标题: [This I Believe] 【整理】2016-05-01&05-07 教学相长 勤能补拙 [打印本页]
作者: qingchengshan 时间: 2016-5-1 08:00 标题: 【整理】2016-05-01&05-07 教学相长 勤能补拙
本帖最后由 qingchengshan 于 2016-5-10 15:42 编辑
English professor Nick Capo spent many evenings during his youth playing basketball with his father. Although he preferred volleyball and books, Capo saw his father’s drive to perfect his jump shot as an inspiration for how he could live his own life.
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In my mother’s house, a cedar chest sits in a bedroom corner. Six years ago, after my father died, my mother and I sorted its contents.
Inside, a fifty-year-old black notebook recorded my father’s basketball statistics and observations. Junior year of high school: Twenty-two points against Nativity; twenty-seven points against St. Francis. Forty-one points against Regina Coeli; the entire opposing team only scored forty-eight. His senior year: a seventeen-and-one team record; section champs. “High-points man,” again and again, but alternating with a teammate. They must have pushed each other.
Growing up, I knew my father was good at basketball. We spent many evenings after he came home from work on outdoor courts across the Pittsburgh area, shooting in fading sunlight, talking over the crickets, until night hid the ball from our eyes. After coaching me, he eventually would announce—apologetically—that it was time to work on a new shot or, usually, on his “jumper.” His jump shot was beautiful.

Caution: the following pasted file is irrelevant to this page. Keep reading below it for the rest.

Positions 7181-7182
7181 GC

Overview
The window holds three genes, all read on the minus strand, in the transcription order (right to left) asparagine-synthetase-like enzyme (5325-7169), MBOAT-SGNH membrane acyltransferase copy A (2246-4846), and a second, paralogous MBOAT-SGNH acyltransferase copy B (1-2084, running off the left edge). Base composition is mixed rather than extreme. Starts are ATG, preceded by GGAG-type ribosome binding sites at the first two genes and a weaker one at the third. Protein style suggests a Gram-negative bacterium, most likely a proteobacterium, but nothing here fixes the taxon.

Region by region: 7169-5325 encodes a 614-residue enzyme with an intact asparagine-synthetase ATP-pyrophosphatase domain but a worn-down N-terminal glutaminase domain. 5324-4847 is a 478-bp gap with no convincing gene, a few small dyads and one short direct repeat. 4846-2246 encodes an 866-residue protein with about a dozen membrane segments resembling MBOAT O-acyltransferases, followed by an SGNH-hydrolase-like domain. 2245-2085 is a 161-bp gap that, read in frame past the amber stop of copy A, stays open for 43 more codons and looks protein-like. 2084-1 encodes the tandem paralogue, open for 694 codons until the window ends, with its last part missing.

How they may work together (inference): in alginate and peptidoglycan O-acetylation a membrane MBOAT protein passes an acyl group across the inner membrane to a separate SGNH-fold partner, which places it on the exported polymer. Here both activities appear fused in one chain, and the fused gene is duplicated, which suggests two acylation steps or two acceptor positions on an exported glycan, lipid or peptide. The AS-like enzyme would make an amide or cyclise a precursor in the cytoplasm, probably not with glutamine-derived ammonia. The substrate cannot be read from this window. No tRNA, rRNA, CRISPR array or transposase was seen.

Those who play sports will understand: each sport has its techniques and its beauty. Watching the fluid execution of my father’s setup and release and the ball’s parabolic arc, hearing the ripping snap of a nothing-but-net basket was awesome.
Until I saw his meticulous notebook, though, I didn’t fully understand the intensity with which he studied the game or the depth of his passion for it.
Despite my father’s patient efforts, basketball never captured my imagination. Volleyball and reading did, however, and I have records of my own accomplishments. Some are statistics; some, photographs. My parents took one photo when I fell asleep after an exhausting tournament on—in—a plate of spaghetti. Another is a memory of my dad shaking me from a book and saying, “Dinnertime.” When I said, “Already?” he laughed so hard and long that tears rolled down his cheeks. I had been reading for eight hours.
This is how it’s done, I must have realized, while watching my dad nail thousands of jump shots. If you want to play well, if you want to excel at something, you put in the time. You sweat and struggle when most other people aren’t. You practice.